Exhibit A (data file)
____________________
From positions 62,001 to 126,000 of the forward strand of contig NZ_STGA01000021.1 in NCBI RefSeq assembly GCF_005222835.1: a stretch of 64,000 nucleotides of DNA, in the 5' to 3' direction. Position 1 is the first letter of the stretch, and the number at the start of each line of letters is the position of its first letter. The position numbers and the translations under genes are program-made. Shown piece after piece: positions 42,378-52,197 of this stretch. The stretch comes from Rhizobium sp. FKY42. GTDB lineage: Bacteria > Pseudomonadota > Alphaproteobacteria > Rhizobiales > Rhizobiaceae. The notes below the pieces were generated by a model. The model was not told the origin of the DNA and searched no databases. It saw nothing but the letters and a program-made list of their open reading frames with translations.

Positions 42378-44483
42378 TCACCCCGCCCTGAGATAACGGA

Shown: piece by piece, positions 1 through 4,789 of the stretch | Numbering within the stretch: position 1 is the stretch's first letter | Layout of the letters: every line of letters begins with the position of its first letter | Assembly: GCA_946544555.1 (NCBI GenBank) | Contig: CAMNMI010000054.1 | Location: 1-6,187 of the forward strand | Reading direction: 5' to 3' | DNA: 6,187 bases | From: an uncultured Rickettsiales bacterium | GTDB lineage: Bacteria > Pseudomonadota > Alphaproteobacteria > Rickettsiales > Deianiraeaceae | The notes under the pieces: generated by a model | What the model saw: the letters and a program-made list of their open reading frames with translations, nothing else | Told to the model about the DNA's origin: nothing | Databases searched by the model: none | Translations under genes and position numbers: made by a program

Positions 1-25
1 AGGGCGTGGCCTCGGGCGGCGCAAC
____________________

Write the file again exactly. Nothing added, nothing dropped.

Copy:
From positions 62,001 to 126,000 of the forward strand of contig NZ_STGA01000021.1 in NCBI RefSeq assembly GCF_005222835.1: a stretch of 64,000 nucleotides of DNA, in the 5' to 3' direction. Position 1 is the first letter of the stretch, and the number at the start of each line of letters is the position of its first letter. The position numbers and the translations under genes are program-made. Shown piece after piece: positions 42,378-52,197 of this stretch. The stretch comes from Rhizobium sp. FKY42. GTDB lineage: Bacteria > Pseudomonadota > Alphaproteobacteria > Rhizobiales > Rhizobiaceae. The notes below the pieces were generated by a model. The model was not told the origin of the DNA and searched no databases. It saw nothing but the letters and a program-made list of their open reading frames with translations.

Positions 42378-44483
42378 TCACCCCGCCCTGAGATAACGGA

Shown: piece by piece, positions 1 through 4,789 of the stretch | Numbering within the stretch: position 1 is the stretch's first letter | Layout of the letters: every line of letters begins with the position of its first letter | Assembly: GCA_946544555.1 (NCBI GenBank) | Contig: CAMNMI010000054.1 | Location: 1-6,187 of the forward strand | Reading direction: 5' to 3' | DNA: 6,187 bases | From: an uncultured Rickettsiales bacterium | GTDB lineage: Bacteria > Pseudomonadota > Alphaproteobacteria > Rickettsiales > Deianiraeaceae | The notes under the pieces: generated by a model | What the model saw: the letters and a program-made list of their open reading frames with translations, nothing else | Told to the model about the DNA's origin: nothing | Databases searched by the model: none | Translations under genes and position numbers: made by a program

Positions 1-25
1 AGGGCGTGGCCTCGGGCGGCGCAAC